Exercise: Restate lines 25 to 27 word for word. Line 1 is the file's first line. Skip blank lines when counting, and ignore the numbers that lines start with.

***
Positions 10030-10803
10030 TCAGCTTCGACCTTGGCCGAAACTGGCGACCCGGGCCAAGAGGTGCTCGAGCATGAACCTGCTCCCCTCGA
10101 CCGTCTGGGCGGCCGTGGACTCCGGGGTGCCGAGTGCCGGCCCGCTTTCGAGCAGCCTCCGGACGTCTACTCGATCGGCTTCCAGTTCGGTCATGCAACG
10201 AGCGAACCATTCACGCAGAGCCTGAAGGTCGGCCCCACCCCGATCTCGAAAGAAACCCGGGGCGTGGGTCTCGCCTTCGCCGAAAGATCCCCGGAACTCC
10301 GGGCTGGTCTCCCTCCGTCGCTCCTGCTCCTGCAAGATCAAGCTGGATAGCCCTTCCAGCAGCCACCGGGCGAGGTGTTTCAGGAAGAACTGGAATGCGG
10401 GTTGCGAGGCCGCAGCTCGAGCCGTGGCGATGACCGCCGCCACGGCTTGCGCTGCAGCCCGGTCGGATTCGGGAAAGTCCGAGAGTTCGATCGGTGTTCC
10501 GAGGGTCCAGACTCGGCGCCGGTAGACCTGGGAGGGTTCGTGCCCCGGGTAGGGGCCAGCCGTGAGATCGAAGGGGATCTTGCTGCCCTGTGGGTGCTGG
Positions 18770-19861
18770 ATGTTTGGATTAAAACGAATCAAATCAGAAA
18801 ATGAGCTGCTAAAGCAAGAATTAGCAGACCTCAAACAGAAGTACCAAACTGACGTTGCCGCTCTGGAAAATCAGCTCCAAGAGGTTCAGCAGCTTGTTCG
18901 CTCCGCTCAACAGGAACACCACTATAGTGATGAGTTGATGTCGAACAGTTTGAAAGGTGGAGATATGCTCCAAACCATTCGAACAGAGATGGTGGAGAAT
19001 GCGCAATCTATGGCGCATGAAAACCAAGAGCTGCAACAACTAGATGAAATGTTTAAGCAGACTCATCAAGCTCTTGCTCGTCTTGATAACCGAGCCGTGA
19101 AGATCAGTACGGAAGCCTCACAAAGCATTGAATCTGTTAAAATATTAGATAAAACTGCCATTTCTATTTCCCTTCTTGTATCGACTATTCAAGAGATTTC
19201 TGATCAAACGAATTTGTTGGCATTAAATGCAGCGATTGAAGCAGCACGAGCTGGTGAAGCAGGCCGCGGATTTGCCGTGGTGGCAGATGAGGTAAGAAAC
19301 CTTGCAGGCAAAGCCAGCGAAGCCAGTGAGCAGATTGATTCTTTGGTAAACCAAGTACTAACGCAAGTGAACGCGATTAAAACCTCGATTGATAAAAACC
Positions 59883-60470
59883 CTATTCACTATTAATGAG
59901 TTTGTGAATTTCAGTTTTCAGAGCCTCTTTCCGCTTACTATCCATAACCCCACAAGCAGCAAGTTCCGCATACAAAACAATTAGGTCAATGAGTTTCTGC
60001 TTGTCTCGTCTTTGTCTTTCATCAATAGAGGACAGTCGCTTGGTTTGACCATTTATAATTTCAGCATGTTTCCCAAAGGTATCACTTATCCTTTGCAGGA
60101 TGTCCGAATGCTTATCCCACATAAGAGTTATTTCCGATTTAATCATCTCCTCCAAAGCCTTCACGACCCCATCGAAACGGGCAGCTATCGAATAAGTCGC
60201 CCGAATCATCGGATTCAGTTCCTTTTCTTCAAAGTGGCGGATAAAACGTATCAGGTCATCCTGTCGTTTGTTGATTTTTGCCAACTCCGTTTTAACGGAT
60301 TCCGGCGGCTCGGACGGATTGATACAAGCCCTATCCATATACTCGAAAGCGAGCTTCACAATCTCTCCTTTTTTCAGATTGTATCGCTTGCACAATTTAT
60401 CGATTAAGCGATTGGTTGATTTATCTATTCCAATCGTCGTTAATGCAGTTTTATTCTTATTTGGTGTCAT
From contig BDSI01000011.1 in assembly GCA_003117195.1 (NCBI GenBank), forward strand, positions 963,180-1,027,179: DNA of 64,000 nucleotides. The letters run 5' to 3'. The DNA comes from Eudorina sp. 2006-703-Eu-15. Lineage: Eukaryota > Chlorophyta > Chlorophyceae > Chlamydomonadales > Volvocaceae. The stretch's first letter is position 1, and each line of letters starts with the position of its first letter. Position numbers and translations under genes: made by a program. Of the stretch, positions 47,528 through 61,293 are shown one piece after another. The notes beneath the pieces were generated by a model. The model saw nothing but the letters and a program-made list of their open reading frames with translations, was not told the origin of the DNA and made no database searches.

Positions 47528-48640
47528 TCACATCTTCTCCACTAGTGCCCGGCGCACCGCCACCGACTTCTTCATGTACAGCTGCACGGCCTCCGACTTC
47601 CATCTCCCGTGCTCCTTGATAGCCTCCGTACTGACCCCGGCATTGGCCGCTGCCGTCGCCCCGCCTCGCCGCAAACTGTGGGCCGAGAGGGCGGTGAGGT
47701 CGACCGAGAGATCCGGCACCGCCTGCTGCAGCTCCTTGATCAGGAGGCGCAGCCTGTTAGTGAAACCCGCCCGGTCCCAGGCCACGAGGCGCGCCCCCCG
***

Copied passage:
Positions 47528-48640
47528 TCACATCTTCTCCACTAGTGCCCGGCGCACCGCCACCGACTTCTTCATGTACAGCTGCACGGCCTCCGACTTC
47601 CATCTCCCGTGCTCCTTGATAGCCTCCGTACTGACCCCGGCATTGGCCGCTGCCGTCGCCCCGCCTCGCCGCAAACTGTGGGCCGAGAGGGCGGTGAGGT